- Comparing smuggling of migrants and trafficking in persons
- Differences and commonalities
- Vulnerability and the continuum between smuggling and trafficking
- When theory meets practice: smuggling of migrants or trafficking in persons?
Published in January 2019.
This module is a resource for lecturers
Possible class structure
This section contains recommendations for a teaching sequence and timing intended to achieve learning outcomes through a three-hour class.
NOTE: The class structure proposed is merely indicative. As students' prior knowledge and exposure to these issues varies widely, the lecturer should adapt contents as well as the time suggested for each component of the Module, according to the educational and social context, needs of the students and as otherwise appropriate.
Ice-breaker and attention-catcher
The Module may be started with the projection of the short film Zimbabwean Women Smuggled And Sold As Wives In South Africa (approx. 4:40 minutes) by Sky News. The documentary video provides an account of Zimbabwean women forced into prostitution or sold off into forced marriages by smugglers to pay for their crossing out of the country. Students should discuss whether the cases reported are better classified as smuggling of migrants, trafficking in persons or both. Furthermore, the debate should invite students to reflect on the following:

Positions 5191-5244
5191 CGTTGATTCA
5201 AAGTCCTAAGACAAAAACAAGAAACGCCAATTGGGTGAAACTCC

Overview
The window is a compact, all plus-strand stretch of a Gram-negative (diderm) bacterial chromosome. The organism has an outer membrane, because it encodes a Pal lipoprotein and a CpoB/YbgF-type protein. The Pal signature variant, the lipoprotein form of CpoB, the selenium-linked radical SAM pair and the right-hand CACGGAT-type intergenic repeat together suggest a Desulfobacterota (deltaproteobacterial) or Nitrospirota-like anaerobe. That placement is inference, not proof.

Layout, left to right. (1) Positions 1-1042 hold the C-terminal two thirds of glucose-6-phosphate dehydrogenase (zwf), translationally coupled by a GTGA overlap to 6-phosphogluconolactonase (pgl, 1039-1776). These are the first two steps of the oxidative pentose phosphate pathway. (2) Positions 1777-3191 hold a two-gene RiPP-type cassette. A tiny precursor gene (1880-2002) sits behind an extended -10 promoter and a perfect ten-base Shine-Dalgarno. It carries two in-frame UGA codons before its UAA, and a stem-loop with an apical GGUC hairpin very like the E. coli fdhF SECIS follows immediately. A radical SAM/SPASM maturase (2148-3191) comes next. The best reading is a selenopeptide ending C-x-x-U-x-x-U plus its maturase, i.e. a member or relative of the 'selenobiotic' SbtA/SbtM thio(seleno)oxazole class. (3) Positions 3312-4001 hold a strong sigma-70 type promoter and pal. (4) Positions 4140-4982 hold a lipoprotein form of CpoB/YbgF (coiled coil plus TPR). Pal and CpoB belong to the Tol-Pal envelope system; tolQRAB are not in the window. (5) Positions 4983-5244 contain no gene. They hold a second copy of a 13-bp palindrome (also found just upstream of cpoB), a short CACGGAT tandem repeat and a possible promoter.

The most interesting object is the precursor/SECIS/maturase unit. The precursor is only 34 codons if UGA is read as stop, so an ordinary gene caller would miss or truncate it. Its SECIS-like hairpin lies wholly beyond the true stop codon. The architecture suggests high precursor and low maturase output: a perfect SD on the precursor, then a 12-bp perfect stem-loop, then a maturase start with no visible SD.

- Are there practical differences in prosecuting a perpetrator for smuggling, on the one hand, or trafficking, on the other? Or is it irrelevant as long as criminals are prosecuted?
- Could it be challenging to distinguish cases of smuggling and trafficking in practice? Please explain.
- It is important to differentiate between smuggling and trafficking from the perspective of victims' protection and the proper administration of justice. What measures could States endeavour to develop to better identify and distinguish the crime types?
in line with the various subject-matters described in ' Introduction and learning outcomes' (app. 85 minutes)
Break (10 minutes)
Exercises (60 minutes)
- The class may be divided into two groups with each group being given 20 minutes to analyse the case.
- Each group should be assigned two questions (of the four proposed questions for discussion). The answers should then be presented (five minutes) to the other group. Each group should evaluate and rate the respective answers on a scale of 1-10 (five minutes).
- The lecturer should lead a debrief of the case and make a final assessment on the answers and ratings given by the groups (15 minutes).